Canada offers several programs for permanent residents or citizens to sponsor their family members for immigration. These programs are designed to facilitate family reunification and allow sponsored individuals to live, study, and work in Canada as permanent residents.
1. Spouse, Common-Law Partner, or Conjugal Partner Sponsorship: This program allows Canadian citizens or permanent residents to sponsor their spouse, common-law partner, or conjugal partner. The sponsored individual does not require a job offer in Canada to be eligible under this program. The sponsor can apply under the Family Class or the Spouse or Common-Law Partner in Canada Class, depending on the circumstances.
2. Dependent Children Sponsorship: Canadian citizens and permanent residents can sponsor their biological or adopted children under the age of 22 for permanent residency.
3. Parents and Grandparents Sponsorship: This program allows Canadian citizens and permanent residents to sponsor their parents and grandparents for immigration to Canada. Sponsors are required to demonstrate that they can financially support their family by meeting the Minimum Necessary Income (MNI) for the size of their family unit.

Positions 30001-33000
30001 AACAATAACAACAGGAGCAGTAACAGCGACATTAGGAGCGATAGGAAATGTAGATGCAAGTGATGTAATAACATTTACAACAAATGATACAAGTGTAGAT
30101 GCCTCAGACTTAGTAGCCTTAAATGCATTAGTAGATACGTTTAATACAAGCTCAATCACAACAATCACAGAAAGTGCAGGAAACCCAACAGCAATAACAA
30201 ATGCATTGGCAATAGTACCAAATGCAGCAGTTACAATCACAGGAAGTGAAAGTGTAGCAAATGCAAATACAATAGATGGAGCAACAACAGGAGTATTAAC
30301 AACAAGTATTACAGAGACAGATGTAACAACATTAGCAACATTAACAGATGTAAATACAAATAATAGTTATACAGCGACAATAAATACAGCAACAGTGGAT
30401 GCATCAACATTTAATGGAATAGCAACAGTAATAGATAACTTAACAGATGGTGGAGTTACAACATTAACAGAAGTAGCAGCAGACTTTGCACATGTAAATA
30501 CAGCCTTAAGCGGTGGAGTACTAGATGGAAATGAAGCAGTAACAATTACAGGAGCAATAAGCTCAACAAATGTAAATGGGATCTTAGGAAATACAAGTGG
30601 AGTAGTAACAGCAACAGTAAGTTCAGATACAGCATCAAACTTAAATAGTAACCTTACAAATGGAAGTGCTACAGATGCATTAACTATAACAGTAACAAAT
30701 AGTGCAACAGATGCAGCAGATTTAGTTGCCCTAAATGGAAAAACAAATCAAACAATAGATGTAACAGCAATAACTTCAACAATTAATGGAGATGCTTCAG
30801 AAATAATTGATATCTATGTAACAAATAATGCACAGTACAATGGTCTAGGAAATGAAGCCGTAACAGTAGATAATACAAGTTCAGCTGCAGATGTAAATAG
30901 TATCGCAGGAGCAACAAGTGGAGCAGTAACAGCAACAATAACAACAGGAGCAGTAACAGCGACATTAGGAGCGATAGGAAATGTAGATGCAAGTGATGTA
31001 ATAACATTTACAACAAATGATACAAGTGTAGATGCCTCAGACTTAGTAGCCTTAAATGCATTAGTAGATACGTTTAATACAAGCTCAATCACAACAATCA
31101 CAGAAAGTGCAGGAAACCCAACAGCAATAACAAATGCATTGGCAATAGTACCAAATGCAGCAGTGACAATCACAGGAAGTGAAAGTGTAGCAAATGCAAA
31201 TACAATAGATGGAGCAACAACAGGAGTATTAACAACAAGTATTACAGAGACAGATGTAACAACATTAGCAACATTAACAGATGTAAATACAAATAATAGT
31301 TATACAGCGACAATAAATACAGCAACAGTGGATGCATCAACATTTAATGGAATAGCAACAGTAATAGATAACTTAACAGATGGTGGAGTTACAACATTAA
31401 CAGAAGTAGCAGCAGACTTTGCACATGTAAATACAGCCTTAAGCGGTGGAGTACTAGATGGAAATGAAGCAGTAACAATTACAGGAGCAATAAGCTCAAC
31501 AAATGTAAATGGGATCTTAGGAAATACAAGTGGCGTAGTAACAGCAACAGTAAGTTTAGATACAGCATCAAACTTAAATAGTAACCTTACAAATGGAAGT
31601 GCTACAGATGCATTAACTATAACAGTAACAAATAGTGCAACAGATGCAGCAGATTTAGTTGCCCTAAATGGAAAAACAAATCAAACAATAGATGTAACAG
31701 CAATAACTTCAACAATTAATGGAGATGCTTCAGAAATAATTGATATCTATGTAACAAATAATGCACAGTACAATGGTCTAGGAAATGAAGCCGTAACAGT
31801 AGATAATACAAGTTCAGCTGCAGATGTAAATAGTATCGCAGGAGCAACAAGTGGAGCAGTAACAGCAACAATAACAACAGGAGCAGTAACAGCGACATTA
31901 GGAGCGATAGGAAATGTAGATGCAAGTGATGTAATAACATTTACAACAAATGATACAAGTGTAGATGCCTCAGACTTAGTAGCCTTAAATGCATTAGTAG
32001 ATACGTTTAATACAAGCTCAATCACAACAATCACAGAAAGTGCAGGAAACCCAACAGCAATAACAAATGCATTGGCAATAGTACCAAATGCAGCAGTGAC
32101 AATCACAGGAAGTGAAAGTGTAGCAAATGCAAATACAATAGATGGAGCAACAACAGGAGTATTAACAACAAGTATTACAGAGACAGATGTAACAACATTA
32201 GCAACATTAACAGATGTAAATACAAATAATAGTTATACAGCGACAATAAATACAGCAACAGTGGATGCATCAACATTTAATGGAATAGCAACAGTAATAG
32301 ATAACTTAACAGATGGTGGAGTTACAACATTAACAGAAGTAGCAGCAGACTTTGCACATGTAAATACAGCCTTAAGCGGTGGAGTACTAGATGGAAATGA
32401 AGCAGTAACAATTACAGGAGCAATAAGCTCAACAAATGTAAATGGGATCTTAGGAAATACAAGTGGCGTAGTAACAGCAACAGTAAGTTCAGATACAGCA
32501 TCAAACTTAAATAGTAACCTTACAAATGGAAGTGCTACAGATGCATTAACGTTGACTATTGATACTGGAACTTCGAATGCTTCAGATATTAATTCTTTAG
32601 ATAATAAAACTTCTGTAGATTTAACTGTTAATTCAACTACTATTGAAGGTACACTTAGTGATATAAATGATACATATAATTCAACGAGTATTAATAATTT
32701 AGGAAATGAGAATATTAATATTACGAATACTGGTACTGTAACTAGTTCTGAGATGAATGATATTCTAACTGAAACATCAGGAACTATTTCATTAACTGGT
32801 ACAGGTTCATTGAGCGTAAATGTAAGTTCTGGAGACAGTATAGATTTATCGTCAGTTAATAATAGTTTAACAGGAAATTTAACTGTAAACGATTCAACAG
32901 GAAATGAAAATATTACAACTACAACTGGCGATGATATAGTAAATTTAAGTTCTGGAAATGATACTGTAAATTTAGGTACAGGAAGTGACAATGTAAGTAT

4. Other Relatives Sponsorship: In some rare circumstances, Canadian citizens or Permanent Residents may be eligible to sponsor one extended relative to come to Canada. To sponsor a relative that falls outside of Canada’s current Family Class definition, sponsors must be considered a “Lonely Canadian”. This means the sponsor has no spouse, common-law partner, child, parent, or grandparent.
Each of these sponsorship programs has its own eligibility criteria and application process. If a sponsorship application is denied, the sponsor may appeal the decision to the Immigration Appeal Division (IAD) of the Immigration and Refugee Board in Canada (IRB) within 30 days after the rejection. However, not all applications that have been refused can be appealed. For example, a sponsor may not appeal if the application is denied due to serious criminal offenses, security reasons, or misrepresentation, with the exception of a spouse, a common-law partner, conjugal partner, or child.
It’s important for potential sponsors to thoroughly research each program to determine which one is the best fit for their specific situation.